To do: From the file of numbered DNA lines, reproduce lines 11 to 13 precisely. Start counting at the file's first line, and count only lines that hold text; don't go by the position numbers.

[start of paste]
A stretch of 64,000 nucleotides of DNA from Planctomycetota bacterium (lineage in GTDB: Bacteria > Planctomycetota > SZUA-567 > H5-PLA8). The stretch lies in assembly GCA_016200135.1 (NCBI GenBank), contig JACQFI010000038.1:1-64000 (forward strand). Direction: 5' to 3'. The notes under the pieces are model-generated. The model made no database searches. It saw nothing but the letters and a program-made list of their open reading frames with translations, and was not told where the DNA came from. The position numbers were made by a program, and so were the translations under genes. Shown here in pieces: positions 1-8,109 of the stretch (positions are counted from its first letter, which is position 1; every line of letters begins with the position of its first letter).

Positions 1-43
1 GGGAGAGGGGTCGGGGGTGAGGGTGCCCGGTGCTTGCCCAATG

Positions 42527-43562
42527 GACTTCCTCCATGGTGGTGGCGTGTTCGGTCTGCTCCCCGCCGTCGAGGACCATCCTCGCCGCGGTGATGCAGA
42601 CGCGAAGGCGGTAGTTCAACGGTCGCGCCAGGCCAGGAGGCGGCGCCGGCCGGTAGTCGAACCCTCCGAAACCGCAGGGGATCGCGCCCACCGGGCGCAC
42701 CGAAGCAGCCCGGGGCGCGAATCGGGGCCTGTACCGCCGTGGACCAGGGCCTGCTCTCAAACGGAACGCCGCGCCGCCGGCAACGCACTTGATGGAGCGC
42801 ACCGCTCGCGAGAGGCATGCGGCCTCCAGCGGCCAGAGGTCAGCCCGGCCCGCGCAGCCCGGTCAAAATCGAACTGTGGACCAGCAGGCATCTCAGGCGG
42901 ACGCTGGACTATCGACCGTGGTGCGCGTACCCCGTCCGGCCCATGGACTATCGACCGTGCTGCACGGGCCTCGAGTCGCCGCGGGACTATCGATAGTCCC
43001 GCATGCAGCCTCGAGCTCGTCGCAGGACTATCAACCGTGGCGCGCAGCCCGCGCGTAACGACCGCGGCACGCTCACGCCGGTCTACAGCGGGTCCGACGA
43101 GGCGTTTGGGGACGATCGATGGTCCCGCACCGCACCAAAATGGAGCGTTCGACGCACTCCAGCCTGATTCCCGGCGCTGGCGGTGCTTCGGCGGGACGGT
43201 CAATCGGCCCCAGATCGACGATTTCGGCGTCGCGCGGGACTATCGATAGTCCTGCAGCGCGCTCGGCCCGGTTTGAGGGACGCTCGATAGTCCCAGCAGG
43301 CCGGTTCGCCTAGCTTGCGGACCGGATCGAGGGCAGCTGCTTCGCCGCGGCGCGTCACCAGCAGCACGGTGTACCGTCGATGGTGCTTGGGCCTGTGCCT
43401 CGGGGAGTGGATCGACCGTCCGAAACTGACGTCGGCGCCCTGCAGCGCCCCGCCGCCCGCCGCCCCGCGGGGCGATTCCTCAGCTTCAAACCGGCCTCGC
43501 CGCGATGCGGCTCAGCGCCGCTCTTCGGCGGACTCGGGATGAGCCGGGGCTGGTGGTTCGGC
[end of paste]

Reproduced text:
43101 GGCGTTTGGGGACGATCGATGGTCCCGCACCGCACCAAAATGGAGCGTTCGACGCACTCCAGCCTGATTCCCGGCGCTGGCGGTGCTTCGGCGGGACGGT
43201 CAATCGGCCCCAGATCGACGATTTCGGCGTCGCGCGGGACTATCGATAGTCCTGCAGCGCGCTCGGCCCGGTTTGAGGGACGCTCGATAGTCCCAGCAGG
43301 CCGGTTCGCCTAGCTTGCGGACCGGATCGAGGGCAGCTGCTTCGCCGCGGCGCGTCACCAGCAGCACGGTGTACCGTCGATGGTGCTTGGGCCTGTGCCT